The Jungle Book | Study Guide

Rudyard Kipling

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The Jungle Book | Chapter 7 : The White Seal | Summary

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Summary

The story in Chapter 7 is told to the narrator by Limmershin, the Winter Wren. In Novastoshnah, in the Bering Sea, a seal named Sea Catch and his wife, Matkah, have a white seal baby, Kotick. In his first year he learns to catch fish; in his second year, as a holluschickie, or mating-age seal, Kotick dances the Fire-dance in the waves where the late summer sun gleams. He sees other holluschickie rounded up by a hunter and his son and follows them, discovering they are killed for their skins. The hunters won't touch him because he is white, and this is bad luck, but all of the other seals allow themselves to be herded and killed. Kotick decides this is so horrible he will have to find a safe place where men do not go.

Kotick talks with Sea Lion, who tells him to find Sea Vitch, the walrus, and ask him where there are no men. Sea Vitch tells him to ask Sea Cow, if he can find him. Kotick spends five years searching everywhere for an island where men do not hunt seal, but finds nothing. However, a very old seal tells him a story about a white seal, who, legend says, will come to save his people, so Kotick tries once more, and he finds a herd of sea cows. He follows them for a long while, and they finally swim through a tunnel to a beach where no humans have ever been. Kotick goes back to tell his Sea People, but they won't follow him. Kotick fights with them all, and when they have all had enough fighting, thousands of the tired seals decide to follow Kotick. Gradually, each season, more seals follow Kotick to the sheltered beach beyond Sea Cow's Tunnel.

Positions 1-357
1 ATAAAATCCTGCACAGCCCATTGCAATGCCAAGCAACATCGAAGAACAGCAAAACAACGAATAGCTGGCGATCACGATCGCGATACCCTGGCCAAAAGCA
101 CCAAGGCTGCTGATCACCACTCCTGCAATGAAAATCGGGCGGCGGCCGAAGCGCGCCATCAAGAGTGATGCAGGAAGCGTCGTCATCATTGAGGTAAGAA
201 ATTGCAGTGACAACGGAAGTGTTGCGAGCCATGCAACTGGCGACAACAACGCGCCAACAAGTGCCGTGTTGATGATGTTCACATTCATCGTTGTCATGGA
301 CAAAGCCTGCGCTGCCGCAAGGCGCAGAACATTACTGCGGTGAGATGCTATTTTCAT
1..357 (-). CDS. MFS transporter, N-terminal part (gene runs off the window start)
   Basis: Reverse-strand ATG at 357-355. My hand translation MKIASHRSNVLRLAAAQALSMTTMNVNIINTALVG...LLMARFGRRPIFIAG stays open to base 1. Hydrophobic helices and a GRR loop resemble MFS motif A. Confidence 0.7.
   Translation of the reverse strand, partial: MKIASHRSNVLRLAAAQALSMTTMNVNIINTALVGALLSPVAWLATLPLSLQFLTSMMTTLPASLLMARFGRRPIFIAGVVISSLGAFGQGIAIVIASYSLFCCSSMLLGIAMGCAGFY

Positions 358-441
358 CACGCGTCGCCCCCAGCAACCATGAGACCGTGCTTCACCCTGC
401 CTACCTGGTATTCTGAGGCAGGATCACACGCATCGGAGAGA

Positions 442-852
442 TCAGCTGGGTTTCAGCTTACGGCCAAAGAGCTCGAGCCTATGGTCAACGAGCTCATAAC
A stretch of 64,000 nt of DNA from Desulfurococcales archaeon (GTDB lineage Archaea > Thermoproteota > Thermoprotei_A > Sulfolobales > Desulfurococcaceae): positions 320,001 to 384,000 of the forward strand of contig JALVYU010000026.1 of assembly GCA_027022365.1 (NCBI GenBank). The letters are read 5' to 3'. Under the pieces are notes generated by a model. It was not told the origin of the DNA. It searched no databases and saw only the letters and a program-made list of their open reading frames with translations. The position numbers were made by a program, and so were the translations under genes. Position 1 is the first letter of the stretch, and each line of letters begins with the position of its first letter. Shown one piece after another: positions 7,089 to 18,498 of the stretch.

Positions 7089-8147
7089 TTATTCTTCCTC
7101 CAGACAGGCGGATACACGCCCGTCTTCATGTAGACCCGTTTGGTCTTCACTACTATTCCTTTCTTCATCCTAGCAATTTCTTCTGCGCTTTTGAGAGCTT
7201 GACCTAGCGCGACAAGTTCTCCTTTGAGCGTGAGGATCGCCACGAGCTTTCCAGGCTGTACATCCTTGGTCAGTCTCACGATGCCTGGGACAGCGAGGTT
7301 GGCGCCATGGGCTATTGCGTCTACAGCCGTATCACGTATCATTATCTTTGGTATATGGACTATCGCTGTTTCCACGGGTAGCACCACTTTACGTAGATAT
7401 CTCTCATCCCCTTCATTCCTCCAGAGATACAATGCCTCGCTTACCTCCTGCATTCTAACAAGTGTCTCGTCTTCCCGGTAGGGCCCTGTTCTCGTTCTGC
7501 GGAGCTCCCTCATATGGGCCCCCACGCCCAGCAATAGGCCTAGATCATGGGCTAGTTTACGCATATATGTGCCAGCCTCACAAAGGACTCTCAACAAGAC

Analysis

This tale explores the theme of bravery. Kotick is already special because of his white coat, and it helps him avoid the consequences of following the hunters, so he can afford to be brave. The hunters won't touch him out of superstition. But Kotick shows true bravery by not forgetting the sight of his friends, dead and skinned, and by being persistent enough to find a place where this carnage will not happen again. Just when he is about to give up, he hears from an old seal a story about a white seal who will save his people, and he uses this story to boost his bravery and keep on going. His persistence pays off. The seals are very much set up by Kipling to represent a collective group mentality, while individuality and intelligence is shown to be necessary to save the group from its longstanding habits and patterns.

The theme of violence also appears in this chapter, not only in the violent interaction between humans and seals but also in the fighting between the adult Kotick and the young seals. Kotick establishes dominance over the other seals by tearing them to shreds, and he doesn't escape unscathed. By the time he is done he is red rather than white, from all of the blood. However, this instance of violence makes the seals agree to follow him.

The seals follow Kotick to safety, but this is not always what happens when a leader beats his followers into submission. This particular metaphor is disturbing when the reader sees it in human terms, but the laws of the animal world are different. The ability to understand how a different set of rules works is a theme running through many of Kipling's stories.

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